Cybersecurity

America Goes to War With Itself Over Data Security


Protesters hold up pictures of U.S. whistleblower Edward Snowden in front of the Reichstag building in Berlin on Nov. 18

Photograph by Johannes Eisele/AFP via Getty Images

Protesters hold up pictures of U.S. whistleblower Edward Snowden in front of the Reichstag building in Berlin on Nov. 18

I know a handful of well-connected, cynical security folks in Silicon Valley who continue to maintain pretty much the same take on Edward Snowden. They say they believe he was paid off by China or Russia to leak a series of security documents and change the tenor of U.S. political discourse.

Major security stories over the past couple of years have tended to center on China, in particular, hacking American companies to obtain intellectual property. Dozens of the biggest names in U.S. industry, from Google (GOOG) and Intel (INTC) to DuPont (DD), had been caught up in these tales, fueling anti-China fears. The situation got so bad that some U.S. companies were convinced that Chinese spies were physically infiltrating Silicon Valley startups to gain access to new technologies. For a change of pace, people would occasionally blame Russia, or folks in Eastern Europe with ties to Russian money.

Snowden changed this discussion in an instant, turning the gaze of the media, Washington, and Silicon Valley inward.

A flurry of stories over the past week portrays the U.S. government and the nation’s consumer Web heavyweights—Google, Facebook (FB), Microsoft (MSFT), and Yahoo! (YHOO)—as full-on adversaries. How much of this is for show and how much is real remains to be seen. But we have the technology companies vowing to increase the levels of security and encryption on their internal systems in an attempt to prevent the National Security Agency from tapping communications lines and reading the traffic.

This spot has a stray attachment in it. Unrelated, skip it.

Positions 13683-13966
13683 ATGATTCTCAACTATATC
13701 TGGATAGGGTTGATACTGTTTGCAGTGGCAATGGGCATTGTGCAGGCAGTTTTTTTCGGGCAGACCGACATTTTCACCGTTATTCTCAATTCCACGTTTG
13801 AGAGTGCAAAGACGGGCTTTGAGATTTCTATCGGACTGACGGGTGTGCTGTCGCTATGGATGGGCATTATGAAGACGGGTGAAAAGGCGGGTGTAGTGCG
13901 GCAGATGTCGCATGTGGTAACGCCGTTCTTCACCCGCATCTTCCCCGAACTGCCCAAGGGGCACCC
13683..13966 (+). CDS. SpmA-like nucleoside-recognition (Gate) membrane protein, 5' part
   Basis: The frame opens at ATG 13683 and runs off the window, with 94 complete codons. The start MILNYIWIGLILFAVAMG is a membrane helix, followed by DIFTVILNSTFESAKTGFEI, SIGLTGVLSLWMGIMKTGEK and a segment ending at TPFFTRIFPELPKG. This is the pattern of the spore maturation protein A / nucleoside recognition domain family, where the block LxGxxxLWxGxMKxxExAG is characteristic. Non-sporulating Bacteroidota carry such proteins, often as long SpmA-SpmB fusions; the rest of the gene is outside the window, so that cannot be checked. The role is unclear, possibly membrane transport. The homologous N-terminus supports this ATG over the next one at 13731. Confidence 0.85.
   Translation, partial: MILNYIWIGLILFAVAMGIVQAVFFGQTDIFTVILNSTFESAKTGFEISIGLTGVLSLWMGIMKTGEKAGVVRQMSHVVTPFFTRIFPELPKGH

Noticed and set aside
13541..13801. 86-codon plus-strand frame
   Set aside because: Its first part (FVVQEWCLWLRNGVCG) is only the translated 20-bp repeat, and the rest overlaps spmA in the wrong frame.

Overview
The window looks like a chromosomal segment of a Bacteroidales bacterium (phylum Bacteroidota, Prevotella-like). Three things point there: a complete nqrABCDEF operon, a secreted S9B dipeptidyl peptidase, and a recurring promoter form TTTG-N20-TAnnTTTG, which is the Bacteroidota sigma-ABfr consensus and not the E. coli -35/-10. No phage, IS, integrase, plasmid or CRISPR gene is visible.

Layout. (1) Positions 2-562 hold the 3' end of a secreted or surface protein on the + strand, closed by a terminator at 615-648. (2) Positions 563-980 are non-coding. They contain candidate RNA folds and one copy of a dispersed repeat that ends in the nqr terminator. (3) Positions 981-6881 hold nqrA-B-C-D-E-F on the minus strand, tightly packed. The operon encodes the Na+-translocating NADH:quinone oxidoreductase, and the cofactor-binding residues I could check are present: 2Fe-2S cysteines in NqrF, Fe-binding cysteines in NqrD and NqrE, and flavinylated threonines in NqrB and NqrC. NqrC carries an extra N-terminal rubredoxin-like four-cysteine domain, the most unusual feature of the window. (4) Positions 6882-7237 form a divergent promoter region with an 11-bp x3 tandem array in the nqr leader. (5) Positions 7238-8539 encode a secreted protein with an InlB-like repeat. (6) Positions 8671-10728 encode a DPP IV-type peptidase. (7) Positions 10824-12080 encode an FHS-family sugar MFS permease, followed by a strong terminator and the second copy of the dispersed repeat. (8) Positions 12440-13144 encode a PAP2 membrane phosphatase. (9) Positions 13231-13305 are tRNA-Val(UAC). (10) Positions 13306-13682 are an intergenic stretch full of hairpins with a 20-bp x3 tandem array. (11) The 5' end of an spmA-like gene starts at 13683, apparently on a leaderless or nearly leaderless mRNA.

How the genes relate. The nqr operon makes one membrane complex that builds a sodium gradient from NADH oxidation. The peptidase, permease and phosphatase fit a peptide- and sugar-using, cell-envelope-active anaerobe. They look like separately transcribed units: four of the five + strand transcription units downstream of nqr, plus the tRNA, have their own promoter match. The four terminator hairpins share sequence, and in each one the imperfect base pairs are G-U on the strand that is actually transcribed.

The NSA is now said to have peered into Microsoft’s Hotmail and Windows Live Messenger services at will. “These allegations are very disturbing,” Microsoft’s general counsel, Brad Smith, wrote to our colleagues at Bloomberg News. “If they are true these actions amount to hacking and seizure of private data and in our view are a breach of the protection guaranteed by the Fourth Amendment to the Constitution.” Microsoft is now looking at ways to beef up its security and block the NSA’s prying eyes.

For those keeping score at home, the Electronic Frontier Foundation has started to compile a list of who is encrypting what among the major U.S. Web companies and service providers.

The growing tension between the government and these technology companies has started to undermine years of politicking and work. Earlier this year, Valley companies and U.S. corporations scattered elsewhere were starting to talk more about openly sharing information on hacks and other security incidents. The hope was that companies could help each other and the government protect against foreign attacks and strengthen the nation’s networks. Speaking openly about such issues now would be foolish for any company, as it would invite plenty of unwanted attention. For now, cooperation seems to be tabled.

Is Snowden a foreign spy? Did some clever intelligence agent plan this turn of events all along? Does a one-handed alien clapping on Mars make a sound if no one is around to hear it? I don’t know.

What I do know is that the government and technology companies now seem more antagonistic than ever and that a sense of distrust against the NSA pervades Silicon Valley. It’s a situation that the government seems to have brought on itself, and that should be truly unsettling to the public.

Vance_190
Vance is a technology writer for Bloomberg Businessweek in Palo Alto, Calif. Follow him on Twitter @valleyhack.

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